We're All About Community
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Community . Culture . Care
|The New York Irish Center is a community center in Long Island City, where a warm welcome awaits the Irish in the region and, in true Irish spirit, all those who wish to be with us. Long Island City is not, you may be surprised to know, on Long Island per se, but is instead in Queens, in one of the most up-and-coming neighborhoods of the city. It sits right on the East River with a spectacular view of the Manhattan skyline. We are just one stop from Grand Central, a mere five minutes, on the #7 subway line.|
There are three things that make us special, even unique:
and, most importantly
Everything begins with an idea and thus our building is a big part of our story. When Belfast native Fr. Colm Campbell first envisioned a place for the Irish to gather, he didn't dare to imagine his idea could aspire to a place to call its very own. It was not until well-known Cavan man, Paddy Reilly, pointed out to him that this was the only way to go, that having a building would give the Center the permanence it needed to last the course, and be true to its mission. Enter some additional community leaders, and a property was secured in 2003. Following an enormous injection of sweat equity for renovations by its early members, and tremendous generosity from Irish building contractors, the Center opened its doors to all in 2005. And we're here to stay, as our ongoing massive capital project to build an elevator, servicing all four floors, can attest.
Our location is significant too. Yes we are just a quick hop from Manhattan but we are also readily accessible from all points along the #7 line which cuts through many traditional Irish neighborhoods; Sunnyside and Woodside especially. And not far beyond that is Maspeth and Middle Village for example, where many Irish, now with young families, have settled.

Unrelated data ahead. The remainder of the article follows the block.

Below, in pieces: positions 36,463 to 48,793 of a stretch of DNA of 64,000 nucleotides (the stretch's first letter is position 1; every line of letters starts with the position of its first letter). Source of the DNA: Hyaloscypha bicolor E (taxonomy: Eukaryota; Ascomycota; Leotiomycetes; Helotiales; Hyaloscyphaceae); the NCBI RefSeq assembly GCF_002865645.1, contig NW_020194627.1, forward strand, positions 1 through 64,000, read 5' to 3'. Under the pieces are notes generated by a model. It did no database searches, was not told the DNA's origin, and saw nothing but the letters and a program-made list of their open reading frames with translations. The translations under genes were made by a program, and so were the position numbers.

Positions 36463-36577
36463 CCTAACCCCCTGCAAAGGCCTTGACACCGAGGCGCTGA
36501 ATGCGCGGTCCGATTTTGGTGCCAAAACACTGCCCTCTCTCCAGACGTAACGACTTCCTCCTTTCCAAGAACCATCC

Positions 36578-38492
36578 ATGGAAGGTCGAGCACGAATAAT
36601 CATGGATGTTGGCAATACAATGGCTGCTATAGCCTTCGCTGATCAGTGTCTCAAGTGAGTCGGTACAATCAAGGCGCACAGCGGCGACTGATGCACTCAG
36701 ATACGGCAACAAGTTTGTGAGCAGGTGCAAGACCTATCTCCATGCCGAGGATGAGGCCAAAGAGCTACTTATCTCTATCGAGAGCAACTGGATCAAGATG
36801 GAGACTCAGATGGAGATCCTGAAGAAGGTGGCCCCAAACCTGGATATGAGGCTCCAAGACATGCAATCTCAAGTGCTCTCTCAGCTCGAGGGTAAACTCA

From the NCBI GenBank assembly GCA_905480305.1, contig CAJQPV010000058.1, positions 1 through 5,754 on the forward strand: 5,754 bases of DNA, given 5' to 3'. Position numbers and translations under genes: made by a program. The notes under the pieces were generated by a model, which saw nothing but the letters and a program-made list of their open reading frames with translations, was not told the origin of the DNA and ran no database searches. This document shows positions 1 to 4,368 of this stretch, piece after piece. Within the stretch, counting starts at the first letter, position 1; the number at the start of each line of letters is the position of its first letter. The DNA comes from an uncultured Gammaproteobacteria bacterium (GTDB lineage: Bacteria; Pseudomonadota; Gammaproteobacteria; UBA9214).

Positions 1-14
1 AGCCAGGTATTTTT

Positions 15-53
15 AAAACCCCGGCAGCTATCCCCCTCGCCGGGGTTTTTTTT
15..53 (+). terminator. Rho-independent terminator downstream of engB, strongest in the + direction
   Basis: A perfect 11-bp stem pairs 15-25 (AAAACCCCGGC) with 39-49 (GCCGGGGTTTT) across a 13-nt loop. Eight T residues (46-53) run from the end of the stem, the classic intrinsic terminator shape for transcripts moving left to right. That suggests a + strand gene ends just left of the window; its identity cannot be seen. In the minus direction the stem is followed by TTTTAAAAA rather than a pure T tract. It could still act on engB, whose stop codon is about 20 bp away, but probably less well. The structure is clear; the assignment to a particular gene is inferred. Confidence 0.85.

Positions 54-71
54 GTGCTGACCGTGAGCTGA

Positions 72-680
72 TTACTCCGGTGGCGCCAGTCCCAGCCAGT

But above all else, we are about community, and the mission of the Center is to provide a place for our community to be together. And through being together we can learn about ourselves. At our core we are the generation that left Ireland in the 1980s, a time of deep recession but also a hopeful time. With easier travel and emerging Internet technology, those that left Ireland could now stay in touch as never before. They brought new life to the ties that bind two great nations, playing a huge role in the peace process and Ireland's advances on the world stage.
Twenty odd years later, the Irish of 1980s increasingly form the backbone of our community in New York, an anchor between young and old. That's what's happening at the Center these days, with events and programs and classes for all ages, where the generations often mix, and where a steady stream of volunteers with a desire to give their time to the community can find a home.
In recent years we've made great progress:
We've already laid the foundations in this regard through some key research projects:
Perhaps you had thought being part of a community wasn't important, that the every man for himself world in vogue a few years ago would last forever? The founders of our Center had every opportunity to think that, but didn't. Instead, they understood that their Irish heritage was key to their success, that a community hundreds of years in the making made their lives that bit easier and fortunate. Thus, when Fr. Campbell came forth with his plan to establish our Center, they couldn't but get involved.
We invite you to get involved too. Elsewhere on this website you'll find out more.
To paraphrase a Native American saying, we have not inherited our heritage from our ancestors, we've borrowed it from our children. Let's keep coming together in community and learning about ourselves.